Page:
Delivery of chemotherapy to hepatic artery branches that only or mainly feed a tumor—so-called superselective chemoembolization and chemoinfusion—yields favorable outcomes in patients with hepatocellular carcinoma (HCC)
SEATTLEDelivery of chemotherapy to hepatic artery branches that only or mainly feed a tumorso-called superselective chemoembolization and chemoinfusionyields favorable outcomes in patients with hepatocellular carcinoma (HCC), according to a pair of studies reported at the Society of Interventional Radiology annual meeting.
Daniel Yung-Ho Sze, MD, PhD, of Stanford University, explained the rationale for superselective chemoembolization: "We can give very high local doses of chemotherapy, prolong the dwell time of the chemotherapy, induce ischemia in the tumor, and limit the amount of organic as well as systemic toxicity of the chemotherapeutic agents."
Dr. Sze cited two landmark randomized trials showing that chemoembolization reduces the risk of death by about half relative to supportive care in patients with HCC (Lancet 359:1734-1739, 2002, and Hepatology 35:1164-1171, 2002).The technical aspects of superselective chemoembolization are still debated, Dr. Sze noted. "Our protocol at Stanford is to maximize the superselectivity with microcatheters and minimize the amount of solid particulate embolization we use," he said. The Stanford protocol is derived from those widely used in Asia.Angiographically, this procedure produces a characteristic "tumor on a stick" appearance (see Figure).
In this retrospective study (abstract 153), the investigators assessed outcomes in 165 patients with HCC who underwent 345 superselective chemoembolization procedures, either to palliate symptoms or to maintain candidacy for transplantation. Dr. Sze recognized Dr. Bo Yoon Ha, of Seoul National Medical Center, and Dr. Mindie Nguyen, of Stanford, for compiling and analyzing the data.
Up to 20 mL of ethiodized oil (Ethio-dol), 50 mg cisplatin, and 50 mg doxorubicin were used. Particulate material, a slurry of absorbable gelatin sponge (Gelfoam), was added to treatment in only 12% of patients.
After censoring of patients who went on to liver transplant, 69%, 46%, 39%, and 30% of patients were alive at 1, 2, 3, and 4 years, respectively. "With multivariate analysis, all the things we thought were importanttotal bilirubin and albumin, prothrombin/INR, and plateletsreally didn't have much of an effect," he said.The only significant predictor of survival was TNM stage. The 3-year overall survival value (39%) was roughly similar to values obtained in the two landmark trials (26% to 29%), Dr. Sze commented.
After 99% of the superselective procedures, patients were discharged within 24 hours. The 30-day rate of treatment-related mortality was 0.3% of procedures and 0.6% of patients. Severe complications, excluding nausea, vomiting, or pain requiring prolongation of hospitalization, occurred in about 1% of procedures and 3% of patientsvalues that were lower by an order of magnitude than those of the previous two landmark trials (17% of procedures, 23% of patients).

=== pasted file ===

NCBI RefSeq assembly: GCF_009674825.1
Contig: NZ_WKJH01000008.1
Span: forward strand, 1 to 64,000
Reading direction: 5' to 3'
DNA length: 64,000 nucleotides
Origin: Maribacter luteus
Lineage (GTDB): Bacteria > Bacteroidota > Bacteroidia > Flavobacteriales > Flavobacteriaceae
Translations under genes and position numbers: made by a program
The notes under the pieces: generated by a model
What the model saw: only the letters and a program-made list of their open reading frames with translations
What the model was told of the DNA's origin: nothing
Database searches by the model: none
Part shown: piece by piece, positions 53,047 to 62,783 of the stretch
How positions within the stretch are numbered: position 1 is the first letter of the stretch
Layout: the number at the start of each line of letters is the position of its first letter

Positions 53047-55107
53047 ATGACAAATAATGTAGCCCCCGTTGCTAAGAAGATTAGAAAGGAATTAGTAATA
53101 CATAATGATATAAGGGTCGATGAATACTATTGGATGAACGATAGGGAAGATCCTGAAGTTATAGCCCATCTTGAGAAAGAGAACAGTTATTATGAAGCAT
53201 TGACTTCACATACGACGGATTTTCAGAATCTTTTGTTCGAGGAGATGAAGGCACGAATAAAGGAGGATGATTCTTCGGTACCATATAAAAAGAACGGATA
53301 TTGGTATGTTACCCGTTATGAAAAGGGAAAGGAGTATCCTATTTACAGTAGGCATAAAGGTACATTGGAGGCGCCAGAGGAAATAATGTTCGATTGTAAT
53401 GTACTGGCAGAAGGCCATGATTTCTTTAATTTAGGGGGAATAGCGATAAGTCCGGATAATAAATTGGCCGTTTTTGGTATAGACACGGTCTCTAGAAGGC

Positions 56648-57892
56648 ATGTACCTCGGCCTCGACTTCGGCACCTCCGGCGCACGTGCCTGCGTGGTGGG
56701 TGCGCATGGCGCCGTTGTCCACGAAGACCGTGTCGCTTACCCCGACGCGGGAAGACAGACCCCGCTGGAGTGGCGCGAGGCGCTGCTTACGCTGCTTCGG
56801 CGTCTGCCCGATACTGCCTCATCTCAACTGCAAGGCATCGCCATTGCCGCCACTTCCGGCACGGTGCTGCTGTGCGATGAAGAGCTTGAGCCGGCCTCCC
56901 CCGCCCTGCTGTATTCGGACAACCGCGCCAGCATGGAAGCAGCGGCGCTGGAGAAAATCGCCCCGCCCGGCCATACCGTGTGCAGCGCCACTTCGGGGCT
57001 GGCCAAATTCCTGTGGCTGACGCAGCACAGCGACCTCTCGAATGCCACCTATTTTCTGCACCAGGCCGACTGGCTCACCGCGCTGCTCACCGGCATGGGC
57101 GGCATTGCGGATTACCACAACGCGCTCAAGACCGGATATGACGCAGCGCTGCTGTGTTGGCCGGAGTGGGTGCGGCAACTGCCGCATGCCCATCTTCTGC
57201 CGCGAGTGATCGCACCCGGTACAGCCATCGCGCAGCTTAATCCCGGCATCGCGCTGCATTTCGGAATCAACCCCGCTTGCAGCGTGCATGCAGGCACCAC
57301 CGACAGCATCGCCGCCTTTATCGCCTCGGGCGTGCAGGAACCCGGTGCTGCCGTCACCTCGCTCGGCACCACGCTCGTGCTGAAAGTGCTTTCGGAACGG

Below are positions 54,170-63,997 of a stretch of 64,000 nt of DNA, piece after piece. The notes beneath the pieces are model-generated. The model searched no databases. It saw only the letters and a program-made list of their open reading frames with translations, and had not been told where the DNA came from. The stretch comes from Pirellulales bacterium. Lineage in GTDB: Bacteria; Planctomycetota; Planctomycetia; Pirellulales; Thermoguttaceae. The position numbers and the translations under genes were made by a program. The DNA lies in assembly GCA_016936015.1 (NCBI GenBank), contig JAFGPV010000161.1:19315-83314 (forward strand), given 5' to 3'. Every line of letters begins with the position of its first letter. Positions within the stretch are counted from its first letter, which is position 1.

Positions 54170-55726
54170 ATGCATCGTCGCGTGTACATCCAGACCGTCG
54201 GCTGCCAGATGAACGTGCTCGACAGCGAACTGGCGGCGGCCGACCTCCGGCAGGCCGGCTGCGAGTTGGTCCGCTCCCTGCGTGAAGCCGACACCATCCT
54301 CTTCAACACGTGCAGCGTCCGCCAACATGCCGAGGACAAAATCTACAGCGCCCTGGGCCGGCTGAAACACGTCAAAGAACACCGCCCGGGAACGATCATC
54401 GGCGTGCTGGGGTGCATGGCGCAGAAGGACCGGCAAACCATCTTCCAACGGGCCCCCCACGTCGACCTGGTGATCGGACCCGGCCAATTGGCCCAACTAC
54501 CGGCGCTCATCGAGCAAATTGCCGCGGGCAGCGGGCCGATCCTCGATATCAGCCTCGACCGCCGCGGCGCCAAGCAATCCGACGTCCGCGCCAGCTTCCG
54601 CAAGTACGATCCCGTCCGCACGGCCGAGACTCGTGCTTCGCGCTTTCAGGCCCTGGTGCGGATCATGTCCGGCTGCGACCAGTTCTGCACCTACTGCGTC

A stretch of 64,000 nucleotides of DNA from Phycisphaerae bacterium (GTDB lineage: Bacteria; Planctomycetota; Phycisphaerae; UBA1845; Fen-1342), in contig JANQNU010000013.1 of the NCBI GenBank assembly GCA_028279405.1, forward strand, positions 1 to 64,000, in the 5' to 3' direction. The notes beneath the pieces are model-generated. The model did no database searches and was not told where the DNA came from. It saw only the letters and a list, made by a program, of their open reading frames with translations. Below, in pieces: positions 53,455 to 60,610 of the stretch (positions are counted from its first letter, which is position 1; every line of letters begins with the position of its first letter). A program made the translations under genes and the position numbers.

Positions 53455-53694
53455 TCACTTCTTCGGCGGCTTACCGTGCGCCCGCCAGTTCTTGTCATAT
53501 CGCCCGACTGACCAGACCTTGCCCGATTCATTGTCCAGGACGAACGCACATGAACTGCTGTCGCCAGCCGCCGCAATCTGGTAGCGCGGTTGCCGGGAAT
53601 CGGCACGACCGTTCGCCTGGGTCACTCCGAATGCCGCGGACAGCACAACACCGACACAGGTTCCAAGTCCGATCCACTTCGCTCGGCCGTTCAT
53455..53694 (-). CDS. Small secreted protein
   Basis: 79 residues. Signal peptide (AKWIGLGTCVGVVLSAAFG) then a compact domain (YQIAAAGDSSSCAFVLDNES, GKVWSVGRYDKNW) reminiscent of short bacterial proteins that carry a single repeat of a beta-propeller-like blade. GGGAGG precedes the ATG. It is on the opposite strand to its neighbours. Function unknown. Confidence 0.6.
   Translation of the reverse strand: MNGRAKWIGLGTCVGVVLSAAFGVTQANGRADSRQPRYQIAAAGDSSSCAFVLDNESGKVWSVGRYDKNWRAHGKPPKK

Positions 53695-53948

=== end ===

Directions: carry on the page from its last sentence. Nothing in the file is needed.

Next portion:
"We all accept now that chemoembolization does
prolong life. The optimal technique though is still very controversial," Dr. Sze said. "We can say that superselectivity and gentle embolization (as performed in Asia) do seem to decrease the rates of adverse events and severe complications without substantially adversely affecting efficacy."
Young Ho So, MD, of Seoul National University Hospital, and his coinvestigators assessed the efficacy of superselective chemoinfusion when added to conventional transcatheter arterial chemoembolization (TACE) in 36 patients with advanced HCC with angioinvasion (abstract 151). The patients underwent TACE alone (n = 21) or TACE plus superselective chemoinfusion (n = 15).
TACE was performed with an emulsion of iodized oil and doxorubicin, and gelatin sponge particles. Superselective chemoinfusion included cisplatin (mean, 50 to 100 mg) infused as selectively as possible to tumor-feeding arteries using microcatheters, after TACE and, in patients without extrahepatic collaterals and with slow blood flow, also before TACE.
Compared with TACE only, TACE plus superselective chemoinfusion produced higher 6-month rates of complete response (7% vs 0%), partial response, (47% vs 10%), and stable disease (27% vs 4%), and a lower rate of progressive disease (19% vs 86%). In a logistic regression analysis, treatment method was the only significant determinant factor for tumor response among the variables.
The pattern was similar when response of the hepatic vein and inferior vena cava invasion was assessed. Patients treated with TACE/chemoinfusion were more likely to have this invasion disappear (7% vs 0%), partially decrease (40% vs 0%), or remain stable (40% vs 29%), and were less likely to have it worsen (13% vs 71%).
Among the patients whose initial alfa-fetoprotein level was greater than 400 ng/mL, more patients in the combined treatment group had a fall in levels, and the magnitude of decrease was greater.
More patients in the TACE plus superselective chemoinfusion group had moderate-to-severe pain (87% vs 48%), nausea/vomiting (47% vs 19%), and fever (60% vs 38%). "But there were no major complications or hospitalization for more than 1 week," Dr. So noted.
Six-month overall survival was significantly better with TACE/chemoinfusion. Treatment method was the only significant prognostic factor for survival at 12 months. "Superselective hepatic artery chemoinfusion combined with conventional TACE improves early local control of the primary tumor and hepatic venous thrombosis in HCC without added risk of complications," Dr. So said.